If nothing else, Cake is proof that an intriguing concept and a strong cast can falter if the material just isn’t there. Take the concept: a wealthy woman is slowly recovering from severe injuries, and dealing with harsh physical and emotional pain. Rather than giving her some sort of inspirational story, though, she’s erratic, cranky, and at times flat-out nasty. It’s refreshing, in a way, but the film doesn’t seem comfortable letting Claire be flat-out nasty more often, mainly by placing her against people who are too easy to knock over.
Take Silvana, Claire’s maid/de facto nurse. She’s the one character who has remained by Claire’s side since her accident, and with the exception of one blowout, she’s far too calm and forgiving with Claire’s behavior. To hear Silvana’s daughter talk about Claire’s behavior, though, you’d assume that Claire was deliberately cruel to Silvana. Most of the time, Claire’s actions with Silvana simply don’t take her into account, and Claire is typically aware enough if she crosses a line to backtrack.
More often, Claire’s just jaded in her interactions. The film opens in a support group, where members share their thoughts on the suicide of Nina, one of their fellow members. When prodded for involvement, Claire’s response is supportive of Nina, which upsets the rest of the group. It’s supposed to be shocking, but it’s actually refreshing after hearing the comments of other group members, who either call Nina’s actions selfish to her husband and child or make her suicide about themselves. In the moment, Claire’s actions feel good. The problem is that the film doesn’t really give Claire a good foil, or make her supposedly crueler side all that cruel in the first place.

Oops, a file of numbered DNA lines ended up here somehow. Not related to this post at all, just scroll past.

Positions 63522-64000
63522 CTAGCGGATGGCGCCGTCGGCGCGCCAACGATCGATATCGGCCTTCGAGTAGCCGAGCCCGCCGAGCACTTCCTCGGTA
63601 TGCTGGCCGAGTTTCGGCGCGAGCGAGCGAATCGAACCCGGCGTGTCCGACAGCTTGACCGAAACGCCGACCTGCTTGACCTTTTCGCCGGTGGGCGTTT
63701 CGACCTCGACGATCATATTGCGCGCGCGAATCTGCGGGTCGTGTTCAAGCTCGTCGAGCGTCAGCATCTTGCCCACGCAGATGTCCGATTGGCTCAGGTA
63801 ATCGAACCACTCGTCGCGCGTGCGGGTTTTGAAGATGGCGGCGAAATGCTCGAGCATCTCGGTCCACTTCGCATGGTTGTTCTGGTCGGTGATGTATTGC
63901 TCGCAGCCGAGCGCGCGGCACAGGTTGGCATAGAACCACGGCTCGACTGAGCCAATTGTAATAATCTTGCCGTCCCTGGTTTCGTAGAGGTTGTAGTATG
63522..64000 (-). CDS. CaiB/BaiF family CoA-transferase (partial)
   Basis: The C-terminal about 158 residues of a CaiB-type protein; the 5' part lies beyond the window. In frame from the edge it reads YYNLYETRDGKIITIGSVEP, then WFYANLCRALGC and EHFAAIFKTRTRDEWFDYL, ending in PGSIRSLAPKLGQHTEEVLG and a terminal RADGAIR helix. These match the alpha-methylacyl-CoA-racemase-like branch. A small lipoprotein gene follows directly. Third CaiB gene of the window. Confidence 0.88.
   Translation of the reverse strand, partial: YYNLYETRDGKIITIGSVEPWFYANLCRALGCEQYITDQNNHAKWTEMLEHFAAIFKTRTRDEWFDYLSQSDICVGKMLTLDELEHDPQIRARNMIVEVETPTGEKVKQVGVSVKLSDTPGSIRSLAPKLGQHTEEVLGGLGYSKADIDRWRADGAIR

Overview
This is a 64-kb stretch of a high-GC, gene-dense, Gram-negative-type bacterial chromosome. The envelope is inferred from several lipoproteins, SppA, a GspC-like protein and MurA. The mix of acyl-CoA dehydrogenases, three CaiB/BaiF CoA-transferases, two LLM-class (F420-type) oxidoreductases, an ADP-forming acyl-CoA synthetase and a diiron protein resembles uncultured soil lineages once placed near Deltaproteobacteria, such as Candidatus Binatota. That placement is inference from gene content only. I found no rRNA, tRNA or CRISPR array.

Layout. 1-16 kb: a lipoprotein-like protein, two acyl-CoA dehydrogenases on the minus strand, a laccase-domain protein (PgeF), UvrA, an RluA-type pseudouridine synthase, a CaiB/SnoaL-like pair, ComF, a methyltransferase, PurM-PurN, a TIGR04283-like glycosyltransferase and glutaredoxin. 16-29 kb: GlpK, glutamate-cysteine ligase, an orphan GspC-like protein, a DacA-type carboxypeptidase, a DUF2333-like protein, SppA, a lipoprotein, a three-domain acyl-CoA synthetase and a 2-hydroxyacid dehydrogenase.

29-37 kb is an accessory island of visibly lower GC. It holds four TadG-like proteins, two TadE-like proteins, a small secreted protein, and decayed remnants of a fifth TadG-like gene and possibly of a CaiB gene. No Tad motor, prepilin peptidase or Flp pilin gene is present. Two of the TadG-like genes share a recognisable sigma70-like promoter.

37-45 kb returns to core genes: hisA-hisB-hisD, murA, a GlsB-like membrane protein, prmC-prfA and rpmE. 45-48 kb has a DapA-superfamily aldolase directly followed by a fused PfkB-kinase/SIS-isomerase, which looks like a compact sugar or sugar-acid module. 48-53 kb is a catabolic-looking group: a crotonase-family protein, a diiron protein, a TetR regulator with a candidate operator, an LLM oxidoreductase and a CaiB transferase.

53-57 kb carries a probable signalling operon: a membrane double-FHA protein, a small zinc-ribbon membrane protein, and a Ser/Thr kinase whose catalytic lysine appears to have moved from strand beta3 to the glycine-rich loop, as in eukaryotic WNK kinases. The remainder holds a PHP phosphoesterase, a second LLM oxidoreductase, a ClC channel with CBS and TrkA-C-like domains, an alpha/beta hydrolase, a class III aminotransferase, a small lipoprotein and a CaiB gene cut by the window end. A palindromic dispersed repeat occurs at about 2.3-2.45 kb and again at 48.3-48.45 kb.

The thing is, the film does hint at some interesting directions it could go. At one point, Claire has Silvana drive her to Tijuana in search of drugs to feed her dependency. When trying to figure out how to get the drugs back across the border, the pharmacist notes, “You’re a rich white woman. Have you ever been caught at anything?” There’s a certain amount of privilege that Claire has, and as much as it exists in the background of the film, it would create a more interesting topic if brought to the foreground more often.
That the film is able to still work as much as it does is a credit to Jennifer Aniston. Maybe it’s because her most famous role is still a sitcom that started two decades ago, or because most of her roles for the last decade have been in unremarkable money-makers. Aniston digs into Cake in a way that she’s rarely done outside of The Good Girl and The Break-Up. Her campaign for an Oscar nomination may have been unsuccessful, but hopefully she’s received enough attention to start pushing for meatier roles. With a better-written role, she may be a contender in the future.